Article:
I heard of Bing while digging around dulcimer websites, and my first thought was , woah this dude does not look like a mountain dulcimer player, but I’ve since figured out this guy breaks all the rules. He plays whatever he wants on an instrument that is generally considered limited in it’s flexibility. He has an eclectic sensibility and a freedom from restriction that comes through in his music.
One of the things that Bing does is take advantage of technology. He uses a loop pedal which allows him to lay down a few tracks and basically play with himself..
wait.. that sounds wrong…
It allows him to play multiple parts for one song by laying down a track on top of a track and then he is free to play harmony or melody or even another instrument. In this case, the Native American Flute.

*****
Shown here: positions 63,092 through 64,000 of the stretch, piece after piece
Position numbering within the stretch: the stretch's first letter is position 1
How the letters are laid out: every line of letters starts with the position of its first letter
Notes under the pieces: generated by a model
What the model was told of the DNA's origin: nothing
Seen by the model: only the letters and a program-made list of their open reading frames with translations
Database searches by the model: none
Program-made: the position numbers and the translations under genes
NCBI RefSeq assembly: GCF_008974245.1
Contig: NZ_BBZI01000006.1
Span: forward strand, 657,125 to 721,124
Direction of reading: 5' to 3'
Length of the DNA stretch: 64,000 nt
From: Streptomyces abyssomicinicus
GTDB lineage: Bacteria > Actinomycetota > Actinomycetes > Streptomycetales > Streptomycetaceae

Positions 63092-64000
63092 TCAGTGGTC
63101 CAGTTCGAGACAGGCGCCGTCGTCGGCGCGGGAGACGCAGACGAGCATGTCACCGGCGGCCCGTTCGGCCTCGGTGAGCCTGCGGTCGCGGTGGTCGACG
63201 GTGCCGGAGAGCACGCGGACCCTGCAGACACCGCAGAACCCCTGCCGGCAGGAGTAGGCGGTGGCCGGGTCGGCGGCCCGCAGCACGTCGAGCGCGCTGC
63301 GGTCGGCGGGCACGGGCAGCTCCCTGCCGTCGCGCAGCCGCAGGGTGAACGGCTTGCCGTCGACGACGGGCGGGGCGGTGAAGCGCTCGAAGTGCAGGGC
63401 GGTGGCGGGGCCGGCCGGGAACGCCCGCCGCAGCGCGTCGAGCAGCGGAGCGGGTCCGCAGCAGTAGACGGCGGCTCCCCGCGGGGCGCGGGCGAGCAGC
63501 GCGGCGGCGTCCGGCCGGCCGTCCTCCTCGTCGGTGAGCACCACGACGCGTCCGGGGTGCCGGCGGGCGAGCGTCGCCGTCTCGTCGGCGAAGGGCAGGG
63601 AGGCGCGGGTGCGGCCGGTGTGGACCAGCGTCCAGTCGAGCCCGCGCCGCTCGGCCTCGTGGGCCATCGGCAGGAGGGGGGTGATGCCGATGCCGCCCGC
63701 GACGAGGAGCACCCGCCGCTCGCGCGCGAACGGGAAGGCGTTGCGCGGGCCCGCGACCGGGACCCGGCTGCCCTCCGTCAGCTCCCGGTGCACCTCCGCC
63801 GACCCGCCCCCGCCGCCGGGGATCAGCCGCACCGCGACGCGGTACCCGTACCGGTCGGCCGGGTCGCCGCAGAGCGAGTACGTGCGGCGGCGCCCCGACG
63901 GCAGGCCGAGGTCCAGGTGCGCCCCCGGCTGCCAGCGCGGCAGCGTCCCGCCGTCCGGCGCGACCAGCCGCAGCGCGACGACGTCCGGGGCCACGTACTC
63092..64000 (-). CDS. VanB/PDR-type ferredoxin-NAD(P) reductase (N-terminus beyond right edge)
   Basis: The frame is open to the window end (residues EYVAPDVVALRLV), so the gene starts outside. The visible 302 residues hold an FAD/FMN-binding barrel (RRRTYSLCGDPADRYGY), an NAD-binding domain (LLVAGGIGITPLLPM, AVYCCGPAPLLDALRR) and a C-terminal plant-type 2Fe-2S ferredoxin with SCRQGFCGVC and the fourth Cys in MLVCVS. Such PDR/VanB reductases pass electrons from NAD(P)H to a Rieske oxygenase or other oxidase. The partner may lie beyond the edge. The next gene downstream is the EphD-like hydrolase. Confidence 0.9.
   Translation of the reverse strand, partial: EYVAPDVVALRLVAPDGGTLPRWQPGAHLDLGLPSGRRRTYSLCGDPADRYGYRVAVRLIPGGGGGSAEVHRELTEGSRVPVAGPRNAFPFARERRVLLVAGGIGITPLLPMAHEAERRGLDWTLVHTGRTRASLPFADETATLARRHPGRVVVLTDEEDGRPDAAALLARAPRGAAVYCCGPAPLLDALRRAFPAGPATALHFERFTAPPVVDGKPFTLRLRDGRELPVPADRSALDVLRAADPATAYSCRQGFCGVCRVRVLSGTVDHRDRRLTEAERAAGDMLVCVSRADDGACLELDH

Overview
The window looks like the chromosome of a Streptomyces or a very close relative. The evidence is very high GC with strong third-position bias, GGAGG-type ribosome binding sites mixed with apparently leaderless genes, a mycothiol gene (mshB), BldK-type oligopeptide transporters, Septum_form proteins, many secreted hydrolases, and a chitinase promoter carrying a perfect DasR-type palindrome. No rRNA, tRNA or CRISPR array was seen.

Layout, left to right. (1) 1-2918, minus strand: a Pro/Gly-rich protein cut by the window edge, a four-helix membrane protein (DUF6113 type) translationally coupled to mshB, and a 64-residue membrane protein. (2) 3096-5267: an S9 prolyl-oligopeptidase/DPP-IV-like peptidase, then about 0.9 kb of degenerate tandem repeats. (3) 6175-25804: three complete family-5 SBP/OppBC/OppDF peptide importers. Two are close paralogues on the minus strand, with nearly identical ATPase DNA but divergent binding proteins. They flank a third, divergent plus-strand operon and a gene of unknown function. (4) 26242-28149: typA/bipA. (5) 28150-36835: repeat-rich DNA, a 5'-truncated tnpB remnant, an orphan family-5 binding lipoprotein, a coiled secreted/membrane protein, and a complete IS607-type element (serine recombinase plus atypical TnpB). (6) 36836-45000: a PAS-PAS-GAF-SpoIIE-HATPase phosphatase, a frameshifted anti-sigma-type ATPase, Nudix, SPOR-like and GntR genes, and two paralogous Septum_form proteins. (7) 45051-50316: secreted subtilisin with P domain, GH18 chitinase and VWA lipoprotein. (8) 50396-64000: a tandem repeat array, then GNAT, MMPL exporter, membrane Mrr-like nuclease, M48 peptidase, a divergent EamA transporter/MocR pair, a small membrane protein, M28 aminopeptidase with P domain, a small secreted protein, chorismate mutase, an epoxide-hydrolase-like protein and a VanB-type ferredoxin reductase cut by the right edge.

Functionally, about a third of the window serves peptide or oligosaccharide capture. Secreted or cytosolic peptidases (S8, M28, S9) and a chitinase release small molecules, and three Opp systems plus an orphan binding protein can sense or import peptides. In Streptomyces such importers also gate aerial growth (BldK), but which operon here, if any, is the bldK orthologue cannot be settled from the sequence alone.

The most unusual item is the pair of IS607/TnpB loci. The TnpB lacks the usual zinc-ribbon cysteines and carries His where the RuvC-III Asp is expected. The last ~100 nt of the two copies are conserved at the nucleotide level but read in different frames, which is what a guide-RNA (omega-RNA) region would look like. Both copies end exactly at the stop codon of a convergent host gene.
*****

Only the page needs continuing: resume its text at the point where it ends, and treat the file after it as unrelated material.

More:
The entire performance was amazing. Bing is engaging, entertaining and generally seems like a guy who just loves what he does.
But when he played this song.. it was all I could do not to start bawling… something in this, this combination of chords and notes and melodies and harmonies just got me.. right there. In fact, I’m a little teary just writing this. I went to bed on Saturday with it in my head and when I woke up on Sunday it was still there…
This will seems like a slow start but once those tracks start looping, Bing really shines.
Sweet River isn’t currently on any of Bing’s Albums but he says he get’s so many requests for it, it will probably be on the next one.
In the meantime, I’ll have to be happy with the Dulcimerica version.
One thing I did pick up from the show was a copy of Manitou: In the Garden of the Gods which is a collaboration of seven artists, including Bing, who basically got together and improvised music at Pike’s Peak in Manitou Springs, Colorado. It’s a gripping and emotional album that I immediately ripped into my mp3 player.
I truly hope I get to see Bing perform again… it was something I’m not likely to forget any time soon.